by G. V. Tagare | 1950 | 2,545,880 words
This page describes Glorification of Danadharma which is chapter 51 of the English translation of the Skanda Purana, the largest of the eighteen Mahapuranas, preserving the ancient Indian society and Hindu traditions in an encyclopedic format, detailling on topics such as dharma (virtous lifestyle), cosmogony (creation of the universe), mythology (itihasa), genealogy (vamsha) etc. This is the fifty-first chapter of the Reva-khanda of the Avantya-khanda of the Skanda Purana.
Just as Pitṛtīrtha (i.e. Gayā) is meritorious, excellent and conductive to the fulfilment of all desires, so also this Tīrtha is meritorious for the performance of holy bath, giving Dāna, offering libations etc. One should perform special Śrāddha in all the Yugādis (days on which Yugas began). O dear one here are the names etc. of the Manvantaras:
|Month & Tithi||on which a Manvantara started||Name of the Manvantara|
|Aśvayuj||Bright half,||Ninth day||Sūryasāvarṇi|
The first days of the Manvantaras are proclaimed as those according infinite benefit. O king, Śrāddha is to be performed in the course of both the transits of the Sun viz. northern as well as southern. The following are the occasions for the performance of Śraddha: the third lunar day in the months of Kārttika, Māgha and Vaiśākha; the full-moon day in Caitra and Jyeṣṭha; the Aṣṭakas (seventh, eighth and ninth lunar days); the Saṅkrānti day (transit of the Sun in the signs of zodiac); and the Vyatīpāta day. What is offered during these days is proclaimed as everlasting.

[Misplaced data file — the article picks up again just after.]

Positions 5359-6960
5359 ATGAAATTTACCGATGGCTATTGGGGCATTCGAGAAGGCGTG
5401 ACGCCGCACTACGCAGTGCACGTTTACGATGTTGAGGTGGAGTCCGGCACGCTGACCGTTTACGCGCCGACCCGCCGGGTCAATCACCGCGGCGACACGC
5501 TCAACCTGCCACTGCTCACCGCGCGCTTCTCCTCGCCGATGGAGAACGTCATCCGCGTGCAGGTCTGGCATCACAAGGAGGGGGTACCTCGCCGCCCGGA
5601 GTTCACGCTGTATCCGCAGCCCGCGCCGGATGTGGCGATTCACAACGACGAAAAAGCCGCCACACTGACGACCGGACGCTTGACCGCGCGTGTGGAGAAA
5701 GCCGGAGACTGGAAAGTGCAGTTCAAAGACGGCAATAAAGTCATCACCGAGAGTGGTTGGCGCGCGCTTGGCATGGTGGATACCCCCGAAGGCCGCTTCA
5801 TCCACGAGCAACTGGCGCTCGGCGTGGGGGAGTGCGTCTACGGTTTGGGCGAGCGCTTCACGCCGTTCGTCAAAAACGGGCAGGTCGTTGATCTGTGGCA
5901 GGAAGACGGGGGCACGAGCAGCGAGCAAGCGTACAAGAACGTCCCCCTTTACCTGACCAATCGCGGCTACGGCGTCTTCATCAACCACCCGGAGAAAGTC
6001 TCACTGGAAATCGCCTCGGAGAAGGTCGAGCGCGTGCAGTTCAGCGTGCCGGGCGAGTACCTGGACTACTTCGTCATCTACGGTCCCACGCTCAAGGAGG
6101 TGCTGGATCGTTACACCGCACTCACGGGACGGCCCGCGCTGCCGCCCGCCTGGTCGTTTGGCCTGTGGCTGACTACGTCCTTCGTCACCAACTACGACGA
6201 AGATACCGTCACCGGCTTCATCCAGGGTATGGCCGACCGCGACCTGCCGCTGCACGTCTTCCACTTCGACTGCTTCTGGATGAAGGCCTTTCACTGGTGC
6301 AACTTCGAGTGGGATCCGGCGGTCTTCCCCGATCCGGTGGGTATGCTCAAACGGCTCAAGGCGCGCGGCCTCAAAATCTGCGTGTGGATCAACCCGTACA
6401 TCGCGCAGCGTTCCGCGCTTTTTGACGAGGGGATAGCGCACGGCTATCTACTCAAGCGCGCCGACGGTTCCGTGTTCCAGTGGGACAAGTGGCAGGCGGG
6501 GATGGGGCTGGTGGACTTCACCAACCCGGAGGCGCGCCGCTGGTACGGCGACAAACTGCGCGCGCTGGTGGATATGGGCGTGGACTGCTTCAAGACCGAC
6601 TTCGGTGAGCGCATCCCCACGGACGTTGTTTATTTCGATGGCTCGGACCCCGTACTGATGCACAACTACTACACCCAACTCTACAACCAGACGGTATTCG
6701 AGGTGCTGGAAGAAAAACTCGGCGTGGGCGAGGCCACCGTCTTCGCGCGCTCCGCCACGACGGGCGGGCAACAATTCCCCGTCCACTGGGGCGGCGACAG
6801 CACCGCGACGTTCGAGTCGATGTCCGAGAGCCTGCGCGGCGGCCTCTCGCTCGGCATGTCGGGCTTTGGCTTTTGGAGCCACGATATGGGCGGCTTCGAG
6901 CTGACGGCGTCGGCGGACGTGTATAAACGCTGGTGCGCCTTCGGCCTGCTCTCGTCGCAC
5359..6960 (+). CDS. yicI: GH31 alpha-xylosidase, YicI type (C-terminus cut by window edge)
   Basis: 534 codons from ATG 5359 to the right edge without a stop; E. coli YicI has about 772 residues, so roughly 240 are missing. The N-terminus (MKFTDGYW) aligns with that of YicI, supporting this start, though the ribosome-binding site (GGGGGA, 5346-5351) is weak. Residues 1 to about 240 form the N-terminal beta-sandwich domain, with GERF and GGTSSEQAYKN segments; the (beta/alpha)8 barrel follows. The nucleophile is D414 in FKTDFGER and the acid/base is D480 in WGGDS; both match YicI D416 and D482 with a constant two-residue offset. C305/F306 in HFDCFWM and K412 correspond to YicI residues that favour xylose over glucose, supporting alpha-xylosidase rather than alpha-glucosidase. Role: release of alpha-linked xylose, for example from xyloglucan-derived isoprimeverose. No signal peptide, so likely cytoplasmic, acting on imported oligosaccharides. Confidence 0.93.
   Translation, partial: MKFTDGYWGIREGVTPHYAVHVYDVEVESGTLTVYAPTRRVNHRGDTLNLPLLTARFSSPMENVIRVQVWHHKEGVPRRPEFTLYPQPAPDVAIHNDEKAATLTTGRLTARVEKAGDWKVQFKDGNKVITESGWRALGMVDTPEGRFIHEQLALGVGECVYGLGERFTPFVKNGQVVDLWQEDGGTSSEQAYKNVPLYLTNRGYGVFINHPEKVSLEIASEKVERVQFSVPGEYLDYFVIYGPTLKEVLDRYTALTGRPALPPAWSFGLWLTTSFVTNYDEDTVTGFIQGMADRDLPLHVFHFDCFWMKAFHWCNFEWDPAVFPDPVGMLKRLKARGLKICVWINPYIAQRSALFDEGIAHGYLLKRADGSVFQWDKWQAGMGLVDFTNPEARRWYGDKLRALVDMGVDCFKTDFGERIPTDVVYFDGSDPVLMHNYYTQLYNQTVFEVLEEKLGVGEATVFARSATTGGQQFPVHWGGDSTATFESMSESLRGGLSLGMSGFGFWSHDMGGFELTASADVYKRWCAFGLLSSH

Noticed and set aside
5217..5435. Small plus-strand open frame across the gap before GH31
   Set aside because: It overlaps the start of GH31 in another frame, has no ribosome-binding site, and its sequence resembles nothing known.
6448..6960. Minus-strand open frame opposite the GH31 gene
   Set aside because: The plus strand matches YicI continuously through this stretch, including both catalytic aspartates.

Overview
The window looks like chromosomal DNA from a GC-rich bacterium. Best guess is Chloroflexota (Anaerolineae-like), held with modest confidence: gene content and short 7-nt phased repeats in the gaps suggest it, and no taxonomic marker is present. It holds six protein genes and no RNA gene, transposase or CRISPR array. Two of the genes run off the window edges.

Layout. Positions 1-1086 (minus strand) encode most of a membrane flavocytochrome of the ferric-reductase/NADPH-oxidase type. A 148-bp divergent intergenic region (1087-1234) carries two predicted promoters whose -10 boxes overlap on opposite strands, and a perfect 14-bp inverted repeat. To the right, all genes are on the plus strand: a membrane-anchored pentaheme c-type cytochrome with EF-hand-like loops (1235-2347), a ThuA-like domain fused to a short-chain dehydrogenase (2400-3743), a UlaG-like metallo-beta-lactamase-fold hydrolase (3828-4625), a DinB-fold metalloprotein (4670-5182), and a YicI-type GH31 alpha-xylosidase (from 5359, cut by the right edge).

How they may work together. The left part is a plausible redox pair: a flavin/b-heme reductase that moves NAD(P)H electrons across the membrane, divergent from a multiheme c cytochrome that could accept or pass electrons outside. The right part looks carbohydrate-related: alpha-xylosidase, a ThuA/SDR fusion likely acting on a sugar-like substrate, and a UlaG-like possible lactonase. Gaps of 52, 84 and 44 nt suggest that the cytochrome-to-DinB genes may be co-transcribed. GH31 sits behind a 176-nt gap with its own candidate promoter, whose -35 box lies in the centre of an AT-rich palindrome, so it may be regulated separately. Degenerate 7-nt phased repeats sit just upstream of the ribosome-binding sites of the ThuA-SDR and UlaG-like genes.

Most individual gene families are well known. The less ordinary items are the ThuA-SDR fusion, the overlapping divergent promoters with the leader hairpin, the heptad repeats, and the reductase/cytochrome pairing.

10-16. One should observe fast on the eleventh day in the bright half of the month of Madhu (Caitra). At night he should keep awake near the feet of Viṣṇu. Those who perform the adoration of Viṣṇu with incense, light, Naivedyas (food offerings), flower garlands, agallochum, sandal etc. and read the old legends (Purāṇas) and a Brāhmaṇa who repeats the Sūktas from the Ṛk, Yajus or Sāma Vedas shall be rid of all sins. He goes to the world of Viṣṇu.
In the morning after assiduously worshipping Brāhmaṇas, he should perform Śrāddha and should make gifts (within his capacity) of cow, gold, cloth etc. His Pitṛs become pleased until the annihilation of all the living beings. The performer of the Śrāddha shall go there where Lord Janārdana is present.
O Mahādeva, by whom was the highly splendid Liṅga installed within the cave? O Lord, it behoves you to narrate it to me.